FDA Investigation Reveals Defects In Stryker's Hip Replacement Parts
UPDATED: February 11, 2020
It’s all about you. We want to help you make the right legal decisions.
We strive to help you make confident law decisions. Finding trusted and reliable legal advice should be easy. This doesn't influence our content. Our opinions are our own.
*****The information in this article refers to the FDA's investigation that led to the 2008 Stryker hip implant recall. In July, 2012, Stryker has issued a second recall of its hip implants - this time for the newer Rejuvenate and ABG II models. For more information about the 2012 Stryker hip implant recall, click here for a new article. If you or a loved one has been injured by Stryker hip implants from either the 2008 recall or the 2012 recall, consult an experienced attorney for your legal options.*****
An investigation by the U.S. Food & Drug Administration (FDA) revealed that Michigan-based Stryker hip replacement parts were defective. The Administration sent warnings to the medical device maker outlining those defects and the consumer complaints it received.
Defects & complaints
After a six week inspection of Stryker's manufacturing plants, the FDA announced that some of the medical device maker's Trident hip replacement parts were defective and needed to be addressed. It also warned the company that it had received numerous consumer complaints about those devices. According to the warning letter, consumers complained to the FDA about the following issues with the company's Trident Hemispherical and Trident PSL Systems between January 2005 and June 2007:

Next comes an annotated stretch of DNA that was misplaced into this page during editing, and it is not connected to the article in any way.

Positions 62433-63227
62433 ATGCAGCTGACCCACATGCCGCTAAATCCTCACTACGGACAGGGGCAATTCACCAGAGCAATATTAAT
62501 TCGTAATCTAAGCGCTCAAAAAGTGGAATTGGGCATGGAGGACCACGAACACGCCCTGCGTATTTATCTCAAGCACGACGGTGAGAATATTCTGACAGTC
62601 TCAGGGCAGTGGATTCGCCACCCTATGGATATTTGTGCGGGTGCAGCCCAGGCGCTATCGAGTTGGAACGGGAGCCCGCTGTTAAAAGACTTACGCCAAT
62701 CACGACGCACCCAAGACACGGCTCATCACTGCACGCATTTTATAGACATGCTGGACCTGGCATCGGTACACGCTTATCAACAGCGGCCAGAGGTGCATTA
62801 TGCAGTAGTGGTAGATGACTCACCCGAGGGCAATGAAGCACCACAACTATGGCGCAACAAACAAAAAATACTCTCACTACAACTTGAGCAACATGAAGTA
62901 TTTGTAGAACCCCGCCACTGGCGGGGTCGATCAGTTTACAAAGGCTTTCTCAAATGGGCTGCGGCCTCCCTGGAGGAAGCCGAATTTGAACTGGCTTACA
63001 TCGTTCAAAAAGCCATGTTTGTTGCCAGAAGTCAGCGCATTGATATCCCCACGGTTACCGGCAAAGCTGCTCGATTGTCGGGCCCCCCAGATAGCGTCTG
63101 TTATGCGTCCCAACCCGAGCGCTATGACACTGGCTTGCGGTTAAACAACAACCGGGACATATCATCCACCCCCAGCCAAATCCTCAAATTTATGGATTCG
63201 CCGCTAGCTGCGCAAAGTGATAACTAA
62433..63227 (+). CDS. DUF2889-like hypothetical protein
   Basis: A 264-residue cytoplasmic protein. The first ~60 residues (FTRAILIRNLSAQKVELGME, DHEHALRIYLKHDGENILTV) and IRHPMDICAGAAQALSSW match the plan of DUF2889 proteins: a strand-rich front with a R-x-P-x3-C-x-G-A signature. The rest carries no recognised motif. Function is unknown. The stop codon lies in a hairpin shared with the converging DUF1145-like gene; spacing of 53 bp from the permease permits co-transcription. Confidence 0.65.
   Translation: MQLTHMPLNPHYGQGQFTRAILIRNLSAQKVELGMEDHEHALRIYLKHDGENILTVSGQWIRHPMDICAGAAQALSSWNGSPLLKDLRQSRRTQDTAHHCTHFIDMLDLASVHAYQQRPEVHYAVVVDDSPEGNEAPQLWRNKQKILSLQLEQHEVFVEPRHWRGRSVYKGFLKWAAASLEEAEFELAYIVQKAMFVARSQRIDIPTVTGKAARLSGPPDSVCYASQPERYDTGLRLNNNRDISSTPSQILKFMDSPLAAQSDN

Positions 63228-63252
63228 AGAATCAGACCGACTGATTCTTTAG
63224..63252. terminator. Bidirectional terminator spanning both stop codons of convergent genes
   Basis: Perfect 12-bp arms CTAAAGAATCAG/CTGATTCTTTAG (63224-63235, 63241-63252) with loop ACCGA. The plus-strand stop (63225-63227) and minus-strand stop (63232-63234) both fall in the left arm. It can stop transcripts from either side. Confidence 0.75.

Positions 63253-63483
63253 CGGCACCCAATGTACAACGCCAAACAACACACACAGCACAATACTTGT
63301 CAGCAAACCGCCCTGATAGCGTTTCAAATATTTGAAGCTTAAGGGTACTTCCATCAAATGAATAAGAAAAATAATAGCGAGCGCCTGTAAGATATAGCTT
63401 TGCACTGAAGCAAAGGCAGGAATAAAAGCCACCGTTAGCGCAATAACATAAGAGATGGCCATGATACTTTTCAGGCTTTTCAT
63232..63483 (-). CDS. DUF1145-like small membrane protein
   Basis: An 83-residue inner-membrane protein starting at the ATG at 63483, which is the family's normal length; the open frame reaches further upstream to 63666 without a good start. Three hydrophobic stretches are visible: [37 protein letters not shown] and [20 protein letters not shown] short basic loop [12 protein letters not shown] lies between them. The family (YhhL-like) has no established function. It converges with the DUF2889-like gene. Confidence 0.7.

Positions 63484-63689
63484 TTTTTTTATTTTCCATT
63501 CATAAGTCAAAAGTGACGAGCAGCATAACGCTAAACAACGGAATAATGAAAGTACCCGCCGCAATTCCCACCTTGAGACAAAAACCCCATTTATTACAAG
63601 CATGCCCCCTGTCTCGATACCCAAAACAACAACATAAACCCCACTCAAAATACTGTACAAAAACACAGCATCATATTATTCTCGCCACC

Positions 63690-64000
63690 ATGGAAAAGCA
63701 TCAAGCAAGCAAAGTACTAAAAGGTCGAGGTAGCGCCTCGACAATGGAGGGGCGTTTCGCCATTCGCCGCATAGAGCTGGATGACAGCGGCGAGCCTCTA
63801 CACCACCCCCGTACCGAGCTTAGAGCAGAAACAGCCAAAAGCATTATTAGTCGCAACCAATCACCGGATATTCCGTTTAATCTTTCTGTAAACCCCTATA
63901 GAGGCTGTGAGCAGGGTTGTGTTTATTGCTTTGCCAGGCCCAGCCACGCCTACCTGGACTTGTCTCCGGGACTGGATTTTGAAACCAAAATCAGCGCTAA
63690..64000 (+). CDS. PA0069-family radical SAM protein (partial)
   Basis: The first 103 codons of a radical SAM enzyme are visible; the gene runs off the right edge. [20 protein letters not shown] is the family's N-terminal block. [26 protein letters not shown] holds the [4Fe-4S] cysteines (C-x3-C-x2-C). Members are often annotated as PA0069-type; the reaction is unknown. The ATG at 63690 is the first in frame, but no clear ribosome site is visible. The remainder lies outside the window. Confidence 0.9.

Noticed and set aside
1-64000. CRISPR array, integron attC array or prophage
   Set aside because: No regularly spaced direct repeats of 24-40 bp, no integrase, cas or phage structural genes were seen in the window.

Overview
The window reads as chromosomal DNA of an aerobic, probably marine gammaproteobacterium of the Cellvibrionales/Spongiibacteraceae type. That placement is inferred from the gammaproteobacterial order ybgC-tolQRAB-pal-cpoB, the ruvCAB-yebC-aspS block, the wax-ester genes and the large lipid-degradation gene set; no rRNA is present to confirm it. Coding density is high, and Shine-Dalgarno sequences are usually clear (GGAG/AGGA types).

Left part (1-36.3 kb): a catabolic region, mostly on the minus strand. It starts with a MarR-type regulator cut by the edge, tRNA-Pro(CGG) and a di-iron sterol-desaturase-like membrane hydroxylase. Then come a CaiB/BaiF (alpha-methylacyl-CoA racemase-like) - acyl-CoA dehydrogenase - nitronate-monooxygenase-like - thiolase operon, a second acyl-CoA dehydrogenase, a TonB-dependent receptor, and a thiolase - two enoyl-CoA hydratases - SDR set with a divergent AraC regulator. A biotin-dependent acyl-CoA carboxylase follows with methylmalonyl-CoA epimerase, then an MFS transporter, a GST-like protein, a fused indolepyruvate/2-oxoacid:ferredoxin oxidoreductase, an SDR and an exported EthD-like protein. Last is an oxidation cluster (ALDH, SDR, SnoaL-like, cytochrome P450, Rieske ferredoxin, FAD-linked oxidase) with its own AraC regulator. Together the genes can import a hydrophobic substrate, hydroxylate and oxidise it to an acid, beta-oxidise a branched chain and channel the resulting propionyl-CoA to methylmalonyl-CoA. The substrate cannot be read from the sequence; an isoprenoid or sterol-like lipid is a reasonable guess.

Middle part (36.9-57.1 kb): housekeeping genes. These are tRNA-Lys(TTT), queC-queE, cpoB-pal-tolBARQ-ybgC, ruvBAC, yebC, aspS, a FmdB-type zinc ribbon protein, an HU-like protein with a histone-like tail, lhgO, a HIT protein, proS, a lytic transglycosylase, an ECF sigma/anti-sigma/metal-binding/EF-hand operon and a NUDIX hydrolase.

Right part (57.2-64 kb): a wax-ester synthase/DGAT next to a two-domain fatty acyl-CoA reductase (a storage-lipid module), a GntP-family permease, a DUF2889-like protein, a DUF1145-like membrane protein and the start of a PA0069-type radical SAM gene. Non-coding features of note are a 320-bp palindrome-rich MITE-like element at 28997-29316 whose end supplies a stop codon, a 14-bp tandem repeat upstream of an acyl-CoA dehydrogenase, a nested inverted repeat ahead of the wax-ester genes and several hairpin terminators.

- Product failure. Patients complained that some of the components failed due to poor fixation which led to fractures and fragments breaking off – causing them to undergo additional surgeries to correct the problems.
- Squeaking. Patients complained about excessive squeaking – again, causing some to undergo additional surgeries.
- Bone fractures. Patients complained about experiencing bone fractures due to improper seating of their Stryker hip implants in broached bones.
Even though the FDA's warning letter instructed the company to take “prompt action to correct the violations,” Stryker Defective Implant lawyers say the company has done little to correct these issues which has left many patients frustrated and angry and has prompted numerous Stryker hip lawsuits.
Stryker hip replacement lawsuits
Injured patients have filed hundreds of lawsuits against Stryker and New Jersey-based Howmedica Osteonics Corporation, the company who developed the Trident Hemispherical and Trident PSL cups and then marketed and sold the products under the Stryker name. The lawsuits allege that patients' Stryker hip problems were due to the company's defective products and that they failed to warn consumers about those defects.